Kemp's Ridley Sea Turtle Baby

No. 267429

by Safari Ltd
$8.99USD
  • Although this little turtle is young, you can tell it's no longer a hatchling due to its yellowish-green shell and flippers. Recently-hatched Kemp's Ridley sea turtles are actually dark purple, and their color slowly changes until they reach maturity at around age 10-12!
  • Scientific Name: Lepidochelys kempii
  • Characteristics: This hand-painted figurine features true-to-life detail in both the coloration and texture of the Kemp's Ridley sea turtle's shell and flippers. While this turtle isn't fully mature, it doesn't have much growing to do as adults only weigh up to 100 pounds, making them the smallest of the eight sea turtle species.
  • Size and Color: This figurine sits 5 inches in length and 6 inches in width, both measurements similar to the length of a soda can on its side. The yellowish-green shell and skin coloration coupled with the white trim is a standout characteristic of this species, and this adorable little turtle is sure to make a great addition to any nature enthusiast's collection.
  • The Kemp's Ridley Sea Turtle Baby is part of the Incredible Creatures® collection.
  • All of our products are Non-toxic and BPA free.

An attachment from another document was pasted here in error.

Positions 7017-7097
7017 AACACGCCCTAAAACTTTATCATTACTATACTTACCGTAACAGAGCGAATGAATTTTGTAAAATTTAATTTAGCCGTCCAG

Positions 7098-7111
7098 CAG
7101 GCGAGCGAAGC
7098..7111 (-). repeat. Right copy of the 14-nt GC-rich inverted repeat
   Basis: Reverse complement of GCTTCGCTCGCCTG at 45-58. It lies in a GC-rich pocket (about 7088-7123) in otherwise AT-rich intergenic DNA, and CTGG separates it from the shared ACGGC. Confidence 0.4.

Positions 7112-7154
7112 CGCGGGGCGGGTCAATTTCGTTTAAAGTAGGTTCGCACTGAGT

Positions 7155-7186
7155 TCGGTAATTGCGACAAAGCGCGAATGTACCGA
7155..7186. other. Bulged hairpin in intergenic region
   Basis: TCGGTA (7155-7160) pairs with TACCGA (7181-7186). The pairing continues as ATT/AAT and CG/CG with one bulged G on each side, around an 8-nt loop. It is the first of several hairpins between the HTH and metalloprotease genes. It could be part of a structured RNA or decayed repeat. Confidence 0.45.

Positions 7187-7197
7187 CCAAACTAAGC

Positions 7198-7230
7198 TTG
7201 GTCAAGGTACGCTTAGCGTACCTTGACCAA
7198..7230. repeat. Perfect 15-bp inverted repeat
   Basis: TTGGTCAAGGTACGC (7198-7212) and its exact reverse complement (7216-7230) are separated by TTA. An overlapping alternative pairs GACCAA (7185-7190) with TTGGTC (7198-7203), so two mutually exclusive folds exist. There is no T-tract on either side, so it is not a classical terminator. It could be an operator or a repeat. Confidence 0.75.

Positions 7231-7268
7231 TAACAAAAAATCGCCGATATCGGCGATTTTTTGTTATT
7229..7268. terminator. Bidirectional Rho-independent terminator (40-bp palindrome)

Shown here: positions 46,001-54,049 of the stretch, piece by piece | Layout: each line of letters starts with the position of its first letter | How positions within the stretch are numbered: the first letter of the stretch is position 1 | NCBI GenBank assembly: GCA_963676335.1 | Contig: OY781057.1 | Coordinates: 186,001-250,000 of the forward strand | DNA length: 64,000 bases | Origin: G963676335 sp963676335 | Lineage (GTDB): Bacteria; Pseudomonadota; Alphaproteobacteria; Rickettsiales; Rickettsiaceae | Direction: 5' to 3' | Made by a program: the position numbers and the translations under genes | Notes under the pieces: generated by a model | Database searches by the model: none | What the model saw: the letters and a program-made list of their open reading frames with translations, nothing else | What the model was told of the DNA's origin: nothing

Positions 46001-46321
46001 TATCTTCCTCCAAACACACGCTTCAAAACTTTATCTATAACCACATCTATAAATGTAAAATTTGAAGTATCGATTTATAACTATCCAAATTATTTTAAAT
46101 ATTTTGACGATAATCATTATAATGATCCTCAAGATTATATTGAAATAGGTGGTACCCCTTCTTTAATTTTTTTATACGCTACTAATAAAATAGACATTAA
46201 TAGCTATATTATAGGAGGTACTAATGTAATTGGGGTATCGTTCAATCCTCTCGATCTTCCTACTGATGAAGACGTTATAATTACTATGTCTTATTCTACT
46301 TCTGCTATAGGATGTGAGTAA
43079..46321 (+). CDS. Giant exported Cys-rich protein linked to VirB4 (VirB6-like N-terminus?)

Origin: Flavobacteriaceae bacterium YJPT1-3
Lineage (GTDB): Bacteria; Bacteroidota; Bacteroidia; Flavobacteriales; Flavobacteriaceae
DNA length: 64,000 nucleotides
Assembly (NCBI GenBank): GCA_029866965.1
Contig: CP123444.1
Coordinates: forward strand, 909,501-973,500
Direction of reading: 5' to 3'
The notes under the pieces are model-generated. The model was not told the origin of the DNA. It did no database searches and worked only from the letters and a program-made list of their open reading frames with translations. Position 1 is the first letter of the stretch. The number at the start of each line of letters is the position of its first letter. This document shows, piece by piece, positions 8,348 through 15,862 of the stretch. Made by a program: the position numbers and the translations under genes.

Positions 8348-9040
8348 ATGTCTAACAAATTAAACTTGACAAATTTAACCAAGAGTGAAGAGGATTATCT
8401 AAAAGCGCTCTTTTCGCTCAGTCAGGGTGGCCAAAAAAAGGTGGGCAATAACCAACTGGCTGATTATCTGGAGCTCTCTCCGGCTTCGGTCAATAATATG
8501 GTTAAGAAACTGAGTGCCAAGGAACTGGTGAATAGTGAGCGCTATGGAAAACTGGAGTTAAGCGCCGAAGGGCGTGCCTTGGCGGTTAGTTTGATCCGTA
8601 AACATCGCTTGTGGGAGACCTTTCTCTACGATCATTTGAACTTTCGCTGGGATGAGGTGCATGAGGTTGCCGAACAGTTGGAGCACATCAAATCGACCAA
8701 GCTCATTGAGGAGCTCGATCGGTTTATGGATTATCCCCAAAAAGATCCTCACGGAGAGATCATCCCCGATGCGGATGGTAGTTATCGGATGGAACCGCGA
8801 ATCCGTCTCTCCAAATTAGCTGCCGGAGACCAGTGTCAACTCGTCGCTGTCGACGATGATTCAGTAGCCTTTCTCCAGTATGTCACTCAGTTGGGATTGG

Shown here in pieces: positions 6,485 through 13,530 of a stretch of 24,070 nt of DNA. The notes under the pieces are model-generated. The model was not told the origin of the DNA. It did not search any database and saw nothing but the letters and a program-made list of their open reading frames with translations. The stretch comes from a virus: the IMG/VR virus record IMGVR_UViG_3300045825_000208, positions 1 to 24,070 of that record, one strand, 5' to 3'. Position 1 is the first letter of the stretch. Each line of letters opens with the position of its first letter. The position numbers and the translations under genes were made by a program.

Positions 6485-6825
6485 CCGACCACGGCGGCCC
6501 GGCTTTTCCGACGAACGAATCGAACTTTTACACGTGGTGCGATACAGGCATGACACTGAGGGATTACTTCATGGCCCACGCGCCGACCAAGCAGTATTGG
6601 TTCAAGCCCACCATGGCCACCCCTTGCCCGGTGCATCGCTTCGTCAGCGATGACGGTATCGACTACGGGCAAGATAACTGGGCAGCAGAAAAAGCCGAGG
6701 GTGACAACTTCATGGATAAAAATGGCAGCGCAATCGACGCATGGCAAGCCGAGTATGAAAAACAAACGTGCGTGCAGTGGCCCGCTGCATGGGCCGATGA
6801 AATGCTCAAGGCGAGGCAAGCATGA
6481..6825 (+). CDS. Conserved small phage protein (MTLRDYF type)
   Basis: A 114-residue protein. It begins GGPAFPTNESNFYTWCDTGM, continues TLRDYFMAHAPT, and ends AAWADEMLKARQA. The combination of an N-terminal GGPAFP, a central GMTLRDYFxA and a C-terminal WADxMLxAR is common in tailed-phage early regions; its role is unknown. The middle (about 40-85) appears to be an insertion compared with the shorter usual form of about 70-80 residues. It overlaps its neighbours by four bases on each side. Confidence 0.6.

• History:

    The Kemp's Ridley sea turtle is not only one of the rarest species of sea turtle, but it is also considered critically endangered due to the over-harvesting of its eggs. While efforts have been made to protect the species and to provide it with safe nesting grounds, its population numbers have not been able to increase. The primary Kemp’s Ridley nesting beach is in the United States on Padre Island National Seashore, south of Corpus Christi Texas, where researches and conservationists protect the turtles until they're old enough to venture out into the open ocean.

    • Recommended Age: 18 months and up
    • Size in cm: 12.5 L x 15 W x H
    • Size in inches: 4.92 L x 5.91 W x 0.0 H
    • UPC: 095866267407
    This species is the smallest known sea turtle. They are also the most endangered, mainly due to getting caught in shrimp nets. Their primary nesting beach in the U.S. is on the Padre Island National Seashore, south of Corpus Christi, Texas, where they are protected until they are ready to be released into the sea.